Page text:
The agreement broke down in 2021, however, when military leaders halted the country’s transition to civilian rule and staged a second coup d’état on October 21. The civilian government was dissolved, and a new authoritarian government was put in place under Lieutenant General Abdel Fattah Al-Burhan. The coup was widely condemned, including by the African Union, the European Union, and the UN, and mass protests broke out across the country, driven in large part by women. Months of protests and violent conflict ensued, which saw scores of civilians, including human rights activists, killed. In response to pressure, the military and FFC leaders signed a new framework agreement in December 2022 that outlines a transitional process leading to the election of a civilian head of state who is also the head of the armed forces. Phase II discussions aimed at resolving a range of contentious issues commenced, and on January 8 the UN announced that it would facilitate discussions involving diverse groups of Sudanese stakeholders—including women—aimed at building support for the process. However, armed conflict again broke out in Khartoum in April 2023 between the Sudanese military and the paramilitary Rapid Support Forces who are vying for power. Scores of civilians have been injured or killed and the violence is threatening to engulf the region.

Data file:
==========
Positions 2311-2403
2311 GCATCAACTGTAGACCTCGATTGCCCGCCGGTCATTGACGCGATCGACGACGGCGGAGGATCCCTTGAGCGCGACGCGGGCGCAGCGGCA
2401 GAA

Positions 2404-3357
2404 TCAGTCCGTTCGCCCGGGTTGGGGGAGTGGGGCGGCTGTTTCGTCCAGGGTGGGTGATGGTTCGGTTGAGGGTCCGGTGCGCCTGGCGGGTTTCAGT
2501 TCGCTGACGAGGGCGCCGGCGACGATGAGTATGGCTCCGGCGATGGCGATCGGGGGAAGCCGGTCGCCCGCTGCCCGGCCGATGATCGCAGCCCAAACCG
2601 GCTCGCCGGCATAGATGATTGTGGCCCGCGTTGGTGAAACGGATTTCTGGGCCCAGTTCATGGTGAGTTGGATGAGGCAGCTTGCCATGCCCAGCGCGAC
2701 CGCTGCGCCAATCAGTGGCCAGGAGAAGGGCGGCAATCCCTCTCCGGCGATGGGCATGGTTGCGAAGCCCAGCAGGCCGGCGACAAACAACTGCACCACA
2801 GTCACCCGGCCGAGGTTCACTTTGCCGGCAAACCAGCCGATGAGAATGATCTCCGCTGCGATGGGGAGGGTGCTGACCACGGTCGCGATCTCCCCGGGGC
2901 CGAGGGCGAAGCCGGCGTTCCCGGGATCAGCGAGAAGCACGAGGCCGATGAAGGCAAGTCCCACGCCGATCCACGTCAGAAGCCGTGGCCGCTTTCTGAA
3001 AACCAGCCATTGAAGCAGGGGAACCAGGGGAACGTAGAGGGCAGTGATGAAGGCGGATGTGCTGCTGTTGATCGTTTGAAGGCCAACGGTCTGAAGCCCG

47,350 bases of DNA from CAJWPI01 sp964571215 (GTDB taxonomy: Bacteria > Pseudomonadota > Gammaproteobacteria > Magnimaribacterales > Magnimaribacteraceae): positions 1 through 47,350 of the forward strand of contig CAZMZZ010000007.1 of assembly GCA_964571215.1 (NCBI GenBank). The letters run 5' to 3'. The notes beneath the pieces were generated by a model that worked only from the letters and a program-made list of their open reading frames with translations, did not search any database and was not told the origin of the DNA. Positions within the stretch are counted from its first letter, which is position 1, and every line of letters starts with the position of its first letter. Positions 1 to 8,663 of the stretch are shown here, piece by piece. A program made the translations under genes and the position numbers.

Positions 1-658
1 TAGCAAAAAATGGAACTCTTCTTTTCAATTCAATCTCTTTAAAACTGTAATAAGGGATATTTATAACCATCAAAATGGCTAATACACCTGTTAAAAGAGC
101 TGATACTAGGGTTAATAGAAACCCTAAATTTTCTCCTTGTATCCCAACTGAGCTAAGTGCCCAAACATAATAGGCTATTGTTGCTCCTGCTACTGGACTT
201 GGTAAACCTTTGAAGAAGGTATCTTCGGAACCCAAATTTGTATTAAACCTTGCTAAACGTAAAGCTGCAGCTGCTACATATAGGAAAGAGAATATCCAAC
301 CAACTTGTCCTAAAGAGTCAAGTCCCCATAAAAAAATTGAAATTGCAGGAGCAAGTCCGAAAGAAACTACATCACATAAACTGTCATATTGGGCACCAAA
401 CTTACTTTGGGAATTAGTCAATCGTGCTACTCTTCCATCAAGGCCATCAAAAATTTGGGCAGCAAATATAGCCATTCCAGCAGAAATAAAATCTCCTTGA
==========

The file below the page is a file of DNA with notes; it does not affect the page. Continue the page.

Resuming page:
Despite their contributions to peace-building efforts, Sudanese women have had few opportunities to participate in the peace process. Sudanese women accounted for up to 70 percent of the protestors that helped topple Sudan’s Omar al-Bashir, and the viral image of student Alaa Salah as she led protestors in chant, became the face of the revolution. Women also played a leading role in the protests that led to the resignation of Lieutenant General Abdel Fattah al-Burhan, who took power following the October 2021 coup. In 2020, although women civil society leaders traveled to Juba to advocate during the negotiations for the Juba Agreement, Sudanese women represented only around 10 percent of negotiators, according to UN sources—despite a commitment to women’s political participation in Sudan’s new transitional constitution, which promised 40 percent of parliamentary seats to women.